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TVETA and KNQA Fight Over Supervisory Roles

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TVETA and KNQA Fight Over Supervisory Roles

TVETA and KNQA Fight Over Supervisory Roles
A vicious battle has erupted among state agencies in charge of regulating higher education qualifications.
The Kenya National Qualifications Authority and the Technical and Vocational Education and Training Authority are at odds over who will be in charge of what.
The dispute arose as a result of the KNQA’s decision to levy fees on students, which TVETA believes falls under its jurisdiction.
On Thursday, lawmakers in the National Assembly’s Public Investment Committee raised concerns about the qualifications agency’s liability.
The concern is that KNQA is carrying out tasks that are in conflict with the mandates of the Commission of University Education, TVETA, and KNEC.
Nairobi resident George Bala filed a lawsuit against the CS and six others, alleging that the KNQA is claiming to recognize, equate, verify, and approve national and foreign academic qualifications when it lacks the legal authority to do so.
His argument is that the Commission for University Education and TVETA are in charge of this function.
Prof Juma Mukhwana, director-general of the KNQA, struggled to explain the legal basis for charging fees to students seeking their services to a committee chaired by Mvita MP Abdulswamad Nassir.
During the meeting, it was revealed that KNQA was carrying out its operations in violation of the law because it had not been ratified by the National Assembly.
PIC questioned Prof Juma about why the regulations allegedly drafted by Education CS George Magoha were not put through the parliamentary process to give them weight.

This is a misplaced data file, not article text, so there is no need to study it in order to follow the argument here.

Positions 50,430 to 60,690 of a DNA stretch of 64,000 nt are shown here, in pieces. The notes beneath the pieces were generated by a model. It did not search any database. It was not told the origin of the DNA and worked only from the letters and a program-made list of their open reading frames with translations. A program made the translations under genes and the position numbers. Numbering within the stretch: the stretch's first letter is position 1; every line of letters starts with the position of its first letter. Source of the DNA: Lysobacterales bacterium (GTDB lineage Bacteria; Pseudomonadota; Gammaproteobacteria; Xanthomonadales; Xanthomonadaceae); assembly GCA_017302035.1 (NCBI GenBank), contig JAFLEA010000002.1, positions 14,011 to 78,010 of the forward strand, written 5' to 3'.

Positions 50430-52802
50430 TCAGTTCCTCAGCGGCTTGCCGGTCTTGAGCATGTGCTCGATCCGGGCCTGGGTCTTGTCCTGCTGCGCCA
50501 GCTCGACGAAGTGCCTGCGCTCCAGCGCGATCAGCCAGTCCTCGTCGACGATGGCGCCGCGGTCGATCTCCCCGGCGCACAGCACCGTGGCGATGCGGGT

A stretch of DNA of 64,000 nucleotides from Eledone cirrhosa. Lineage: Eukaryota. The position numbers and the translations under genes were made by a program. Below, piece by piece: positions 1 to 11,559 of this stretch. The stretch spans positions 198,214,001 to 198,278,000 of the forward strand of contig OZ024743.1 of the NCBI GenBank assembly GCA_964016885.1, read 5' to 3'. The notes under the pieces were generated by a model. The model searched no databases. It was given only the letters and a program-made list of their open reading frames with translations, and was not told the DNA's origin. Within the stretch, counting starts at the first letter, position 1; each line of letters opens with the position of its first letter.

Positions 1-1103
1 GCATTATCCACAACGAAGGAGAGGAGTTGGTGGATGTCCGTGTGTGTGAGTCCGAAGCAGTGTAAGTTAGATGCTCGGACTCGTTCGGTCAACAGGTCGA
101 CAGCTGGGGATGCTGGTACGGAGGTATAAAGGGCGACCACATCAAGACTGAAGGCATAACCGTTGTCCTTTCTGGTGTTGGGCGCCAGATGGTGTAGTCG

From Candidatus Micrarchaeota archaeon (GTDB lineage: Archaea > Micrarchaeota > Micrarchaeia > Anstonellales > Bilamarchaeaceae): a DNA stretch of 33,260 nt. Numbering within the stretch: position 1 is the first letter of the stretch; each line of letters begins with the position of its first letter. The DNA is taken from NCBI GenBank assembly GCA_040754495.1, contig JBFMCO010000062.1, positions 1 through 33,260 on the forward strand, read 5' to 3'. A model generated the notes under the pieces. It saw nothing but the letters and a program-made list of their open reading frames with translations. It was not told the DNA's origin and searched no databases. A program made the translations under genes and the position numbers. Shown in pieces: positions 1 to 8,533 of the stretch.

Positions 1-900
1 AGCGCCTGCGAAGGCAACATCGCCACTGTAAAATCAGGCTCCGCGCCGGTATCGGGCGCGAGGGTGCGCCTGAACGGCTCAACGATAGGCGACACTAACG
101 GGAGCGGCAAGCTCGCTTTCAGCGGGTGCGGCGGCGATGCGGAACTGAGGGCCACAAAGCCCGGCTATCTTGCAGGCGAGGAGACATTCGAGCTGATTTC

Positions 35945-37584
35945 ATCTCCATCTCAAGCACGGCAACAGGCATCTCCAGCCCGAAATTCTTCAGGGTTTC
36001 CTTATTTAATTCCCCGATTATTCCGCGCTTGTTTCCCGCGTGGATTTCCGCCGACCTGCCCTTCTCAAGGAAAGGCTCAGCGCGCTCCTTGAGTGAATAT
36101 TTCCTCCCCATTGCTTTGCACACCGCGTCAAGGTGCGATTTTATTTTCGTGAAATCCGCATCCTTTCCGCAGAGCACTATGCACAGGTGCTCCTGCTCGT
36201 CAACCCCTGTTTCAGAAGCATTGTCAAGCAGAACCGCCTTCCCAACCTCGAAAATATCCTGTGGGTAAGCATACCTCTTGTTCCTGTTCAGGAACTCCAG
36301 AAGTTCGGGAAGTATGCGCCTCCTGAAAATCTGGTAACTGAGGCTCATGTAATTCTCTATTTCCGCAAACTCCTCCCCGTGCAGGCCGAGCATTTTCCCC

“Efficiency means low legal challenges. The law works that any regulation has to pass through Parliament for it to have legal standing in line with Statutory Instruments Act,” Nassir said.
In his response, Juma stated that he was hearing the claims for the first time and that he acted on the assumption that the CS followed the procedures.
Nassir, on the other hand, maintained that the information available to the PIC and the Delegated Legislation Committee indicated that the regulations had not been approved by Parliament.

TVETA and KNQA Fight Over Supervisory Roles

He stated that the current situation of state corporations fighting each other must be ended.
The University Act, for example, states that CUE must recognize and equate diplomas and degrees.
As a result, PIC believes that KNQA, which was established in 2016 to combat the proliferation of quack colleges, should set standards for other institutions to follow.
Juma, on the other hand, lamented that there was a hidden hand behind the institutions’ latest, dragging his TVETA counterpart into the quagmire.
He claimed that the state lawyer, with whom they were directed by the Head of Public Service to work to resolve the dispute, had refused them an audience.
Prof Juma went on to say that KNQA does not recognize or equate qualifications from established institutions like TVETs, but rather an examination bodies like Knec and Kasneb.
“Our interpretation of the TVET Act shows they were given a mandate they were not qualified for. TTIs teach but exams come from exam bodies.”
However, MPs cautioned the CEO against insinuating that the “hidden forces” he alluded to were the ones who brought the matter before the committee.
The DG was also chastised for his contradictory statement that KNQA had not retained an external lawyer, despite the fact that this was the case.
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PIC has requested that the authority provide it with copies of the gazette notice containing the regulations, the AG’s letter of consent and the MOU KNQA stated it signed with the regulators.
Melly stated that they (the Education committee) began the qualification framework with the goal of making KNQA the regulator of regulators.

TVETA and KNQA Fight Over Supervisory Roles

TVETA and KNQA Fight Over Supervisory Roles

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